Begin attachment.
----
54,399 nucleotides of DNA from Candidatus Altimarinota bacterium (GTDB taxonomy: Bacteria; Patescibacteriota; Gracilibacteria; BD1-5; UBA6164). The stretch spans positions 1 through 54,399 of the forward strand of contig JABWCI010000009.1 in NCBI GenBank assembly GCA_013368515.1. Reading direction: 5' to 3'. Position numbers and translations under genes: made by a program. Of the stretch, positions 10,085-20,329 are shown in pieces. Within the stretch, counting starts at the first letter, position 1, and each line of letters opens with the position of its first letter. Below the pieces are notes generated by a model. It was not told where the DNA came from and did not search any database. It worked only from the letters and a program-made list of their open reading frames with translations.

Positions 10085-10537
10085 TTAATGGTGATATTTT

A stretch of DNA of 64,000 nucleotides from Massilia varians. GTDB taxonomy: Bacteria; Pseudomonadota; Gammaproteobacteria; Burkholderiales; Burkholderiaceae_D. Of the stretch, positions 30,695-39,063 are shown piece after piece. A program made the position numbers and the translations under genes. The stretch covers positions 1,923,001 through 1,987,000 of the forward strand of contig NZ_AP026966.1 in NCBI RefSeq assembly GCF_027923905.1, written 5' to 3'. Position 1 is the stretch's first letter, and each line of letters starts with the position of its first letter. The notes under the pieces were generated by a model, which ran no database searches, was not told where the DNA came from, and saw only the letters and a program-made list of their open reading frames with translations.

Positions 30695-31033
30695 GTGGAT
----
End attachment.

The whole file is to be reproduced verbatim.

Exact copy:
54,399 nucleotides of DNA from Candidatus Altimarinota bacterium (GTDB taxonomy: Bacteria; Patescibacteriota; Gracilibacteria; BD1-5; UBA6164). The stretch spans positions 1 through 54,399 of the forward strand of contig JABWCI010000009.1 in NCBI GenBank assembly GCA_013368515.1. Reading direction: 5' to 3'. Position numbers and translations under genes: made by a program. Of the stretch, positions 10,085-20,329 are shown in pieces. Within the stretch, counting starts at the first letter, position 1, and each line of letters opens with the position of its first letter. Below the pieces are notes generated by a model. It was not told where the DNA came from and did not search any database. It worked only from the letters and a program-made list of their open reading frames with translations.

Positions 10085-10537
10085 TTAATGGTGATATTTT

A stretch of DNA of 64,000 nucleotides from Massilia varians. GTDB taxonomy: Bacteria; Pseudomonadota; Gammaproteobacteria; Burkholderiales; Burkholderiaceae_D. Of the stretch, positions 30,695-39,063 are shown piece after piece. A program made the position numbers and the translations under genes. The stretch covers positions 1,923,001 through 1,987,000 of the forward strand of contig NZ_AP026966.1 in NCBI RefSeq assembly GCF_027923905.1, written 5' to 3'. Position 1 is the stretch's first letter, and each line of letters starts with the position of its first letter. The notes under the pieces were generated by a model, which ran no database searches, was not told where the DNA came from, and saw only the letters and a program-made list of their open reading frames with translations.

Positions 30695-31033
30695 GTGGAT